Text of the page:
Review: Poison (Coal Mine Theatre)

Fiona Highet and Ted Dykstra in PoisonPoison explores the human relationship with loss, playing at the Coal Mine Theatre in Toronto

The Canadian premiere of the award-winning Poison by Dutch playwright Lot Vekemans, Coal Mine Theatre’s first commissioned translation, features a gaping hole at its core by design. Despite (or perhaps because of) this, it’s one of the most fulfilling plays I’ve seen this year.

A formerly-married couple meets for the first time in ten (or nine, depending on who you ask) years, after the tragic death of their son. The subsequent dissolution of their identities and marriage is capped off by his abandonment of her on the eve of the new millennium.

They’ve been asked to come to discuss moving their son’s grave due to poison in the nearby earth. But, of course, the title doesn’t just refer to that poison, but the poisonous effect of grief and loss, and the desire to have things back as they were. In this play, loss is palpable, whether it’s the absence of a missing person, or the pain of a curdled relationship, even if the people involved remain.

If the setup suggests melodrama and cliché, the execution is anything but. In part, Poison is a rebuke both to the nature of performative grief and the societal devaluing of women’s emotions, represented in the couple’s competing grief narratives. (This is backed up by the characters’ lack of names; they are only called He and She.) Her grief leaves her lonely and broken; his nets him a new family and the chance to create “world literature” out of his experience.

Linked with this male privilege is the initial seduction of identifying with the man who has (supposedly) been able to let go, move on from his grief, and become less inconvenient to the society around him. It’s a reminder of how easily we grow weary of grief that isn’t ours, and how we tend to react poorly when people don’t “get better” on a quick enough timeline.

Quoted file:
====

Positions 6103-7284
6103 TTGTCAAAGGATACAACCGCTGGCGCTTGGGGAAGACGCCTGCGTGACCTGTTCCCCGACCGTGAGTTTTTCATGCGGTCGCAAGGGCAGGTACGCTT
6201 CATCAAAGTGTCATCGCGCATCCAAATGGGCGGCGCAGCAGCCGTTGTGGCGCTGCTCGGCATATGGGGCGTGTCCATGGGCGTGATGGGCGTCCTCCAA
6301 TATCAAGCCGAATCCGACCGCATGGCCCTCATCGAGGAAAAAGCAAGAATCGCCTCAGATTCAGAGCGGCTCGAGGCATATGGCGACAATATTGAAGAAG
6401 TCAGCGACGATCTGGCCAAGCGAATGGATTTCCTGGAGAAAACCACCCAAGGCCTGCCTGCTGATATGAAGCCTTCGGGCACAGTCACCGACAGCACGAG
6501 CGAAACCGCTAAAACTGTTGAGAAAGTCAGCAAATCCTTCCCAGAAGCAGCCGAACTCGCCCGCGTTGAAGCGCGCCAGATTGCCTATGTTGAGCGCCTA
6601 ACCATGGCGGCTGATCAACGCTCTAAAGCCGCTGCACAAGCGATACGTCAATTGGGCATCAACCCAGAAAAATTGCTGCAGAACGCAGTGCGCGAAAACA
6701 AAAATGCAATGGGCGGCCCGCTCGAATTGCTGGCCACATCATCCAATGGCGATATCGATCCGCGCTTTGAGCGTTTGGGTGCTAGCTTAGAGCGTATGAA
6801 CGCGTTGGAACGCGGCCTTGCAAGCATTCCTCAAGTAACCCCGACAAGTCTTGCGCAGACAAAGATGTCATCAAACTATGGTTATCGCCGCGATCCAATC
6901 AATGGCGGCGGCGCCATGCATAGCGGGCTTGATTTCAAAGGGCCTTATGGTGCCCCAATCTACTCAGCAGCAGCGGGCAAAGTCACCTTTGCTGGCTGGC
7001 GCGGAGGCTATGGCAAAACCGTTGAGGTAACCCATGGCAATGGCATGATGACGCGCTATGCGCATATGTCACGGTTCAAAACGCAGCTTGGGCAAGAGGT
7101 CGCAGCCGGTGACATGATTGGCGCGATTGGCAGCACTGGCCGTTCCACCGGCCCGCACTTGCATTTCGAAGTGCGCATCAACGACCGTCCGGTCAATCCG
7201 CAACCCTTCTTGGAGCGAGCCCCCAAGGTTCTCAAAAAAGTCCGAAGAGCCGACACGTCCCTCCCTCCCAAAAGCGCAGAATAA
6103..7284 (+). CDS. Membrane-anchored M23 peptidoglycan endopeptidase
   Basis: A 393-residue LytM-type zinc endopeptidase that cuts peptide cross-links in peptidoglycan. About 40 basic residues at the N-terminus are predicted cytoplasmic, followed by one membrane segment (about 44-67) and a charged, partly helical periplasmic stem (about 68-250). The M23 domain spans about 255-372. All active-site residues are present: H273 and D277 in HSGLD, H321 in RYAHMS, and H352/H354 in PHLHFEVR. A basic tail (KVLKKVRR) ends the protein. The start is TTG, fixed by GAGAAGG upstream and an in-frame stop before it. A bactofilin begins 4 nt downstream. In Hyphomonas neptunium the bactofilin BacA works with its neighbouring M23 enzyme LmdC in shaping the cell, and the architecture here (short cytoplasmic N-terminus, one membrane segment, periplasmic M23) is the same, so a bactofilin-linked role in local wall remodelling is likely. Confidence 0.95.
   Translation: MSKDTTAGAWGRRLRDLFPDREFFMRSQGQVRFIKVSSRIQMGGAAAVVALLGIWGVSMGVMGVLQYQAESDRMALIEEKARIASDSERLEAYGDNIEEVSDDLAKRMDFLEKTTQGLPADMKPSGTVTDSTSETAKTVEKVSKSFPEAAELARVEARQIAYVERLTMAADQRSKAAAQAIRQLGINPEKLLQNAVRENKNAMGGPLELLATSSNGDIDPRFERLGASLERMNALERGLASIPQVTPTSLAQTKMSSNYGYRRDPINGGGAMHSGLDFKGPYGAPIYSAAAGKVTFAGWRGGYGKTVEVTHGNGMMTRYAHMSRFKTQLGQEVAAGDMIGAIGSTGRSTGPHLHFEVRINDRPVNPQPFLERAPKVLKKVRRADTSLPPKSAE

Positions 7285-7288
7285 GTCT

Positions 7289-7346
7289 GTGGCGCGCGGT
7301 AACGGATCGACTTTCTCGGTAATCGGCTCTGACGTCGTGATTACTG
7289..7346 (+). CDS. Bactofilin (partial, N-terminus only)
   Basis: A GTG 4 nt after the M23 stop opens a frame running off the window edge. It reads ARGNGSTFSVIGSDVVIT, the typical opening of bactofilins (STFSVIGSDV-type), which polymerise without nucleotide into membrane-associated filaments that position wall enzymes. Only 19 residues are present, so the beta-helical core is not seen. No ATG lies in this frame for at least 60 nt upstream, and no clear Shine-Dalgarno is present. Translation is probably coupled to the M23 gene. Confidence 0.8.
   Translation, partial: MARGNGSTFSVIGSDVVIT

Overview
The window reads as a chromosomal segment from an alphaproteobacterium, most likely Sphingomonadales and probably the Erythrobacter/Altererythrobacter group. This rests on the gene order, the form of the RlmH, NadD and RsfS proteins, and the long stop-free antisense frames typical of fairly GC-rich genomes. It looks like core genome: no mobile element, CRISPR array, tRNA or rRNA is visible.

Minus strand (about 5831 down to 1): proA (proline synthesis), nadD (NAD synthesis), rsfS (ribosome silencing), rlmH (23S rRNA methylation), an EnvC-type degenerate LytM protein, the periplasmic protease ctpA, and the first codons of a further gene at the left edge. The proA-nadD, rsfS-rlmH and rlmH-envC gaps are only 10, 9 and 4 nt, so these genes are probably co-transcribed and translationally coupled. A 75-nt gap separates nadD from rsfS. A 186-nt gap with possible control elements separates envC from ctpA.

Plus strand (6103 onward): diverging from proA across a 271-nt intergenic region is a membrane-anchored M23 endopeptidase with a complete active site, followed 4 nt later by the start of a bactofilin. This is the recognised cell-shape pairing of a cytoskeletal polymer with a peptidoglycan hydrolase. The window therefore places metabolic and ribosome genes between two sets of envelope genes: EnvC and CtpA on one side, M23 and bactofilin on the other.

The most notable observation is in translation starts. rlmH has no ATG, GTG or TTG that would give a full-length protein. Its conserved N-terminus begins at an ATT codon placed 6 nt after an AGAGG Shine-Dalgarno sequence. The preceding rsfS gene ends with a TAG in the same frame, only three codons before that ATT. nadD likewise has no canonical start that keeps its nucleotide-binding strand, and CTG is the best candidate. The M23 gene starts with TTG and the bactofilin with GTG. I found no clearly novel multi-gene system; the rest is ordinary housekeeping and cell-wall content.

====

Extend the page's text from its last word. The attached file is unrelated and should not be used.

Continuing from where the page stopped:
But it would be reductive to boil Poison down to this message; if that’s all it were about, it wouldn’t get under your skin in the way it does. It’s not about huge revelations (you’ll see any of those coming, and the play doesn’t depend on them one bit). Instead, measured and unusual in its trajectory, and resonant in its complex range of emotions, it grows and blossoms. Though in some ways She remains more of a cipher than He, both become fully-developed and painfully human characters who earn your sympathies.

Ted Dykstra and Fiona Highet are honestly wonderful in roles that demand a lot of nuance; the parts feel lived in. They create two damaged individuals, neither of them monsters or saints, just made hopelessly incomprehensible to and incompatible with each other by grief. They share trauma and heavy subject matter, but also moments of surprising warmth and light within the emptiness.

That emptiness is also in the sparseness of the simple stark white set (time passes with light and shadow) and in the rhythm of Rina Vergano’s translated dialogue, particularly in the early third of the tight 75 minutes. There are a few references to setting (she lives in Holland, he’s moved to France) but they’re relevant only to maintain that feeling of distance between the characters: this is universal. It’s easy to feel this distance when there’s barely any physical distance between actors and audience; the incredibly intimate space of the small Coal Mine Theatre felt perfect for this purpose.

One of the quirks of world language is that the word for “poison” in Dutch and German is “gif,” or “gift.” That’s what this production feels like: a poison that’s also a gift. It’s odd to be charmed by a play about endless pain, but here it is – I was. I think you should see Poison. Maybe it’ll fill a missing spot you never knew you had.


  • Poison plays at Coal Mine Theatre (1454 Danforth Avenue) until December 3, 2017.
  • Shows run Tuesday-Saturday at 7:30PM, with Sunday matinees at 2PM.
  • No latecomers are admitted.
  • Tickets are $42.50 plus HST and can be purchased online.
  • Audience Advisory: This production uses a haze machine

Photo of Fiona Highet and Ted Dykstra by Dahlia Katz